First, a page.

At the end of December, Amazon will end it’s wine marketplace. Here’s some information on why, as well as another chance to blame Al Capone for the sorry state of wine shipping laws in America today.
All right guys, Mark Aselstine with Uncorked Ventures. Really quick, so Amazon announced today that their wine marketplace is shutting down, which is a shame. Amazon’s had this long, drawn out history of trying to sell wine on the site.
There’s been different iterations and rumors about Amazon doing wine club over the years. It’s never come to fruition, in large part because Amazon’s not a winery, and the only way to do 51 out of 51, as the lexicon goes, is to be a winery itself. Even then, states like Utah don’t allow direct shipments of wine, so Amazon is going to be skirting a regulation here, or there, or somewhere along the route anyway.
They’re shutting down their wine marketplace and a lot of people have asked why. They don’t ship wine, so if you’re a winery, you can’t send wine to Amazon, and have it be a part of their Prime program. Why shut it down? They’re just collecting marketing dollars.
The answer why is in this archaic rule that we have in the three-tier system here in this country. The three tiers are the producer, the distributor, and then the retailer. Amazon is a marketing company at its core, but they also now own Whole Foods. There’s some debate if these …
There’s something called a tied house rule, and the tied house rule came into practice after prohibition, in an effort to clamp down on drinking. There’s stuff like, “Come in, have a beer, get a free lunch.” They thought that doing a tied house rule would lessen the consumption of alcohol, and that actually might be true.
In the 21st century, in large part, we’ve seen a couple things happen. So first, we’ve seen wineries … if you’re having a pouring event at … let’s just use BevMo! as an example, since they’re a large national chain. If your winery is having a pouring event at a local BevMo!, they can’t tweak that out and say, “Come on in and buy a bottle at this BevMo! location, because we’re there pouring our wine.”
To me, that seems like a perfectly reasonable thing for a winery to do, but they’re actually not allowed to do that, because then as a producer, a winery talking about only one retailer, skirting the middle tier of the system. That’s what the tied house rule says, is that it says that producers and retailers are not supposed to work together to exclude other producers, or other retailers, if that makes sense.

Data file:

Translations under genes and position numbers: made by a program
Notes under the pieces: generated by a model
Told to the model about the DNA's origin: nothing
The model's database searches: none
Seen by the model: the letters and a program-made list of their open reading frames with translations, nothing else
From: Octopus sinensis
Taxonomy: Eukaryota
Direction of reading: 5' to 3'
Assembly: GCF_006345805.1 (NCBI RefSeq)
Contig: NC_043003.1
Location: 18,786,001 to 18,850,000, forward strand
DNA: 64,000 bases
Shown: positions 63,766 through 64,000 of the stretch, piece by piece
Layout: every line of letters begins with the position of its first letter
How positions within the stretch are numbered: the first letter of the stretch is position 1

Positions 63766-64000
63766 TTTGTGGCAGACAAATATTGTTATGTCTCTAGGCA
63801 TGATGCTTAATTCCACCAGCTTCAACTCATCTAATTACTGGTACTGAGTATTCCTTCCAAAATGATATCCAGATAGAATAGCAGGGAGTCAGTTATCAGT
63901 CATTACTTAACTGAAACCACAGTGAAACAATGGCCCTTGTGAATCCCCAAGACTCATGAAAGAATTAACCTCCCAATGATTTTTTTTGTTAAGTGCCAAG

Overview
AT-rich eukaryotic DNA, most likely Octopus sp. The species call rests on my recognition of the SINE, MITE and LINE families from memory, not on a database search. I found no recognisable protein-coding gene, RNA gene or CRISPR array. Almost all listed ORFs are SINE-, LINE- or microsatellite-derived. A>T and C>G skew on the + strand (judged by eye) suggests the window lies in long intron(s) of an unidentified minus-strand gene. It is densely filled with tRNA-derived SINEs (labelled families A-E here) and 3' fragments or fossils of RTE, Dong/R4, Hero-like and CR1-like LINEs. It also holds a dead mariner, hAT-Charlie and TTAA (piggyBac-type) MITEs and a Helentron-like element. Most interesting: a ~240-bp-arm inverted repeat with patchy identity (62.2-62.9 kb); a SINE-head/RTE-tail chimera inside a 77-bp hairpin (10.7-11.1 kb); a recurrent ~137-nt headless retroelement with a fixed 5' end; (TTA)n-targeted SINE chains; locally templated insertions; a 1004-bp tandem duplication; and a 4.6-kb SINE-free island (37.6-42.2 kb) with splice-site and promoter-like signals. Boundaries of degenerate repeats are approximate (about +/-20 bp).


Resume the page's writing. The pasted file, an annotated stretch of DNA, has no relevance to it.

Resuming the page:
There’s some other things that happens because of this. Terre Rouge, Bill’s project out in the Sierra Foothills came into being after he sold his wine store here in Albany, California. There’s a bunch of stories like that, of people that wanted to open a winery, but they had to sell their retail business first, and then often go a couple years without a paycheck before doing so.
There’s kind of all these 21st century infringements on this law that was really created 80 plus years ago, if not longer, if we use the British version, which is what ours is based on. A lot of places around the world have gone away from this tied house rule.
Australia’s a great example. They’ve really pushed our consumer sales from wineries, and it’s made a healthier wine industry in Australia. I hope that’s something we can do in the country too. I think there’s some common sense legislative changes that we could go down, but that’s a topic for a different day.
Once again, Mark Aselstine with Uncorked Ventures. We’re sorry to see the Amazon marketplace close. I know a lot of wineries and small wine makers were using Amazon as an easy way to set up a website. Then even if they were having to fulfill the orders themselves, it was a centralized location, with traffic, and with an easy checkout process that didn’t involve them making a full e-commerce based website.
So yeah, that’s a little disappointing. Unfortunately, it’s also not surprising. Hopefully in five or 10 years, we’re not having these same kind of discussions. Hopefully we get some legislative changes along the route.